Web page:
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Biodiversity Blog


Get involved! Outreach opportunities in biodiversity

Undergrad Abby Jones at the Capital Area Junior Master Naturalists October event.

Field stations like Brackenridge Field Lab and natural history collections like the Biodiversity Collections fulfill many roles in the service of biodiversity. One such role is to engage in outreach to the general public to raise awareness, and to reach students who might not otherwise consider a study path or career in the natural sciences.

If you are intersted in learning more about these outreach events and organizations, both within UT and the larger Austin community, here is just a starting list. Visiting websites for many of these organizations will reveal other resources. And of course, by attending any events hosted by these groups, you will also learn about other organizations and outreach events.



Explore UT: As of this writing, Explore UT is revamping the outreach experience, but much of the online content from 2021 is available for the public by starting here. This event has allowed the public to see what researchers work on, from focuses in the Humanities, to conservation, to tours of the Texas Memorial Museum. Topics are broad, informative, and approachable.

Science Under the Stars: This monthly event is free and hosted by graduate students in the Department of Integrative Biology. Events occur during the long semesters at the Brackenridge Field Lab (BFL). These are all-ages evening events that happen outdoors (thus the name!). A short tour of the field lab preceeds the talks, of which always have fascinating and infomative focuses, from bats to coral bleaching, to beer yeast and soil microbes.

Lady Bird Johnson Wildflower Center: Not to be missed are the many events from our newest field station in our growing network of Texas field stations. The beautiful public gardens are a place to learn about native plants, and the Center's native plant sales are good ways to bring some of these plants home for your own yard. They also have classes on plants and pollinators, for two examples, as well as more health-focused activities like yoga which allow attendees to be in the healthy presence of nature.

Office of Sustainability: Known simply as "Sustainability," they work with numerous campus partners for the implementation of sustainability practices as well as research. One general public resource is their webpage, "Walking Waller Creek." This is an excellent walking guide to areas many are not aware of in Austin. Here, you can get outside, explore examples of environment-aware architecture, rainwater collection, native landscaping, and of course, Waller Creek itself.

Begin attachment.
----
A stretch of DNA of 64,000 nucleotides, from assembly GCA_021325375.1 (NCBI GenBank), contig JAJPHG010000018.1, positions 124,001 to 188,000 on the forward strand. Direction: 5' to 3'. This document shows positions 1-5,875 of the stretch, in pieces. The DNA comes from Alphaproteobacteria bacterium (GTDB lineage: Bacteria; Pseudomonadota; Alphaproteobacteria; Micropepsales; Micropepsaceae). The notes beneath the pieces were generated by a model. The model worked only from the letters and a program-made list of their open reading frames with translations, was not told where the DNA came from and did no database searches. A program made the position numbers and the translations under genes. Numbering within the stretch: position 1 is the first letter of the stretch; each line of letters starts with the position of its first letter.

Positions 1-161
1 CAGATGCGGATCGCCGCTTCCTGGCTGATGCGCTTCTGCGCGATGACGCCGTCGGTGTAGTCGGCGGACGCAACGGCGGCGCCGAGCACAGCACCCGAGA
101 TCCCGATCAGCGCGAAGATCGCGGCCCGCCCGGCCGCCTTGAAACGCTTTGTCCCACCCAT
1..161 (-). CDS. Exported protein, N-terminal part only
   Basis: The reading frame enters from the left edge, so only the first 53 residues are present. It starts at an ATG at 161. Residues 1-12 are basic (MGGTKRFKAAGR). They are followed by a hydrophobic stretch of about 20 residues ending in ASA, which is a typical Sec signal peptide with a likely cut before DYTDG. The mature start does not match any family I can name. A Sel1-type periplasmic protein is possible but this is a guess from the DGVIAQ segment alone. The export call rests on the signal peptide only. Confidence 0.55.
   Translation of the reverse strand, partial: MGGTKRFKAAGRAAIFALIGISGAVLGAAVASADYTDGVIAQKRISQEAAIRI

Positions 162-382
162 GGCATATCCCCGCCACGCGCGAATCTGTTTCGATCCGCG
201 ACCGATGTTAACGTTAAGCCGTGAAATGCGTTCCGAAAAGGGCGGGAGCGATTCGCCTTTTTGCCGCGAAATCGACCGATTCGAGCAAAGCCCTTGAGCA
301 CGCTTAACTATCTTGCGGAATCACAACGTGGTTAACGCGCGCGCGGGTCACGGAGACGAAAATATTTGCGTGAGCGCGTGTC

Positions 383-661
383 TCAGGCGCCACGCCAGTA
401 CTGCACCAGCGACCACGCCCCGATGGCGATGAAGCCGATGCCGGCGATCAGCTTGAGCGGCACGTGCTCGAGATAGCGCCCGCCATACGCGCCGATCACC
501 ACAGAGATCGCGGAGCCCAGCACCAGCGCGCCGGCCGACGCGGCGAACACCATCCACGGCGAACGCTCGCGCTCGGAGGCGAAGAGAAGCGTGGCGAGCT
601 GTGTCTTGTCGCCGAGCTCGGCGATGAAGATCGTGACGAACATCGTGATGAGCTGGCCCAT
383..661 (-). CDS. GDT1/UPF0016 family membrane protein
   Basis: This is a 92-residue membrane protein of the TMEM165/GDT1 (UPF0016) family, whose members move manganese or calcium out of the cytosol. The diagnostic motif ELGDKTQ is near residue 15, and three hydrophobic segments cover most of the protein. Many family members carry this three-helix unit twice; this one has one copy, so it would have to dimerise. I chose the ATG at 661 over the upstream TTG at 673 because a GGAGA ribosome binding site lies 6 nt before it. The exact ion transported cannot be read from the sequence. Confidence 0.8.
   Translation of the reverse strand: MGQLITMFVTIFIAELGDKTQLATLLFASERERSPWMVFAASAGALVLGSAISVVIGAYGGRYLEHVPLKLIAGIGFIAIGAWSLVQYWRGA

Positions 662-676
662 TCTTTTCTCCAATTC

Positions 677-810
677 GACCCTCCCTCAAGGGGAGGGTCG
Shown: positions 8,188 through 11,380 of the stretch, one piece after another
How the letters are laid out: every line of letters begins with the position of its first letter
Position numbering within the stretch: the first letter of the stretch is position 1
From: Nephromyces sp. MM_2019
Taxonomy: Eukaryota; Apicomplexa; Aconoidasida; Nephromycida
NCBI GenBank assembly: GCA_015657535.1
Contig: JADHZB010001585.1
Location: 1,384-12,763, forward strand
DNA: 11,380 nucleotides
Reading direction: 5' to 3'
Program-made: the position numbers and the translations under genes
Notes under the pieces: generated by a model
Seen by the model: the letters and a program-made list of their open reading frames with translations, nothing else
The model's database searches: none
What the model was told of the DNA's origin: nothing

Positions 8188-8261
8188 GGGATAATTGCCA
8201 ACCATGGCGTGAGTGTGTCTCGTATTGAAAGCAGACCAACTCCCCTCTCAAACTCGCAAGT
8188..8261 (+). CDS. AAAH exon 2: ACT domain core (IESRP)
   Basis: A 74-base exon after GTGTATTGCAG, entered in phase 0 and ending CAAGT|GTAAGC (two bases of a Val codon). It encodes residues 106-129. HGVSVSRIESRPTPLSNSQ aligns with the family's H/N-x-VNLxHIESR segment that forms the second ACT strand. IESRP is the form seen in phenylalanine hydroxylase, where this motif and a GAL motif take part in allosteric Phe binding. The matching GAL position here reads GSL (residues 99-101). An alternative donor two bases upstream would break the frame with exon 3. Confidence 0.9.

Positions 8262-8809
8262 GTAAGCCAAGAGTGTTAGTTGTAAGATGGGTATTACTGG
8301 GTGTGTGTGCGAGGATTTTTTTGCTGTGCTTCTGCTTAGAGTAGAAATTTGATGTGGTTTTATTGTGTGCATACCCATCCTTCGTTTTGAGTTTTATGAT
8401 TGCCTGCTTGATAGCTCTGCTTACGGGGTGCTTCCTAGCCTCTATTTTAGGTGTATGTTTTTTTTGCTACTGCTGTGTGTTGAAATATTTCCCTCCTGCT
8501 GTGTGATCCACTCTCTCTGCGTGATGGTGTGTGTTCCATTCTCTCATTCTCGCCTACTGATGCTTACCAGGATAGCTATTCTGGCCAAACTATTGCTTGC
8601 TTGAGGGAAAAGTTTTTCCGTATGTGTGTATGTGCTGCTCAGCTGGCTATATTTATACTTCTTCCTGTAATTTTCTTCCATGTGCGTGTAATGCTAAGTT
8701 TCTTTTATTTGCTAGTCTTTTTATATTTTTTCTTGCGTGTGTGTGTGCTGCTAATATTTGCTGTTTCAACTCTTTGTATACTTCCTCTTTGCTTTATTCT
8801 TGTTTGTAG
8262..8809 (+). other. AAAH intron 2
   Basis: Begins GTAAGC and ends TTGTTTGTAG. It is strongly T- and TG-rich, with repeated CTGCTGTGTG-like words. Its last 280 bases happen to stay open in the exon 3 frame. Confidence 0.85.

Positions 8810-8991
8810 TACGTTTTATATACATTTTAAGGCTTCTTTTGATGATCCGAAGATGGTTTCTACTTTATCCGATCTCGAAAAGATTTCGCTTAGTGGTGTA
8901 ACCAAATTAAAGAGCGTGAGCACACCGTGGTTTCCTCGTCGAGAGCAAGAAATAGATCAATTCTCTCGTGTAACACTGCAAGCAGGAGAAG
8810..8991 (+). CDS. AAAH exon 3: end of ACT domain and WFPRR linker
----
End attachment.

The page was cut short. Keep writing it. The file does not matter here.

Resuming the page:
Austin Community:

Barton Springs University: BSU provides year-round educational events and classroom presentations. The events target a variety of groups, such as high school students, college students, then the general public at large. Events are hands-on or lecture-style. Some focus on training on topics such as Texas water science, public policy, and sustainable living.

The Capital Area Master Naturalists: CAMN focuses on volunteers for training, outreach and education in the natural sciences of the Austin community. For one example of a recent event, the Entomology Collection hosted a table on October 15 at the Capital Area Junior Master Naturalists. Families and children from the Austin area had the chance to learn about birds and insects with a butterfly and moth drawer, a "Halloween" drawer, and a drawer full of native Texas bees.

Save Our Springs Alliance: SOS works to protect the Edwards Aqufier, which is not only a crucial water source for Central Texas, but also is the home to many endangered species such as the Texas Blind Salamander (Typhlomolge rathbuni) and the Comal Springs Riffle Beetle (Heterelmis comalensis). They work closely with the Barton Springs University for public outreach and teaching.

Travis Audubon Society: This organization protects native habitat for birds, with an understanding that conservation of wildlife and promotion of ecological balance supports healthy communities. Some of their events are lunch series with researchers, "Birdathons," Family Nature Days, group birding opportunities, classes and art contests.

TreeFolks: This organization is largely volunteer-driven, with people planting trees to teach and learn about their importance in urbans spaces. This organization holds educational events with a focus on hands-on activities, as well as running the Urban Forest Stewards Program.


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